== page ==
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Conceived and designed the experiments: EHE AEL. Performed the experiments: EHE AEL. Analyzed the data: AEL. Contributed reagents/materials/analysis tools: EHE. Wrote the paper: EHE AEL.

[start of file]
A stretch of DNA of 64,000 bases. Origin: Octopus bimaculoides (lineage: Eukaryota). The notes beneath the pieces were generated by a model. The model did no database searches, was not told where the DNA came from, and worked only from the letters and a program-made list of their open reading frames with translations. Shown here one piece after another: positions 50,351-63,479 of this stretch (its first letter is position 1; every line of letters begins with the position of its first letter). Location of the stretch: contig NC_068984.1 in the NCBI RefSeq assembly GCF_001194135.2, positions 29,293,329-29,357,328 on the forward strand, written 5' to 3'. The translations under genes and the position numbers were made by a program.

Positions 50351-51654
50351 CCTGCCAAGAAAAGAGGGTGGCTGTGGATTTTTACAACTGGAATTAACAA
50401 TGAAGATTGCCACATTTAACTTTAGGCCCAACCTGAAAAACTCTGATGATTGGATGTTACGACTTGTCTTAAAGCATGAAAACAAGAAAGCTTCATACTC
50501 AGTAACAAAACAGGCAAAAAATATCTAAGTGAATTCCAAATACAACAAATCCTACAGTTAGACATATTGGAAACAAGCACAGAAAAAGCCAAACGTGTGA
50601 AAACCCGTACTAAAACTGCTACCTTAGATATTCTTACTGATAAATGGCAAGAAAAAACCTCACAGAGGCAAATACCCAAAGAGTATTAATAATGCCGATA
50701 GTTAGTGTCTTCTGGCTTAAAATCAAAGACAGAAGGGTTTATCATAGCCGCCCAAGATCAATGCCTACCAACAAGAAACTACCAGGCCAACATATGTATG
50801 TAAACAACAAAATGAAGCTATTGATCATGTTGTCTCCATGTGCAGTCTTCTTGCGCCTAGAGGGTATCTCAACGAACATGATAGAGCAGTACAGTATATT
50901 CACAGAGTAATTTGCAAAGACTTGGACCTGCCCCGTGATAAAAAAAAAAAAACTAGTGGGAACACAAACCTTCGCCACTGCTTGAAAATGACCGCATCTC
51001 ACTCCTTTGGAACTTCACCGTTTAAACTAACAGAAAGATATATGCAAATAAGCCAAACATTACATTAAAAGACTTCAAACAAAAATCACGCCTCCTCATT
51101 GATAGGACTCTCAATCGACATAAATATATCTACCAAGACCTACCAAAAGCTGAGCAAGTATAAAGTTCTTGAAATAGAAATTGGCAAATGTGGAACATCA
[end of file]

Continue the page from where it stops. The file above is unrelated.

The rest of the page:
Scholars partly attribute the low number of women in academic science to the impact of the science career on family life. Yet, the picture of how men and women in science – at different points in the career trajectory – compare in their perceptions of this impact is incomplete. In particular, we know little about the perceptions and experiences of junior and senior scientists at top universities, institutions that have a disproportionate influence on science, science policy, and the next generation of scientists. Here we show that having fewer children than wished as a result of the science career affects the life satisfaction of science faculty and indirectly affects career satisfaction, and that young scientists (graduate students and postdoctoral fellows) who have had fewer children than wished are more likely to plan to exit science entirely. We also show that the impact of science on family life is not just a woman's problem; the effect on life satisfaction of having fewer children than desired is more pronounced for male than female faculty, with life satisfaction strongly related to career satisfaction. And, in contrast to other research, gender differences among graduate students and postdoctoral fellows disappear. Family factors impede talented young scientists of both sexes from persisting to research positions in academic science. In an era when the global competitiveness of US science is at risk, it is concerning that a significant proportion of men and women trained in the select few spots available at top US research universities are considering leaving science and that such desires to leave are related to the impact of the science career on family life. Results from our study may inform university family leave policies for science departments as well as mentoring programs in the sciences.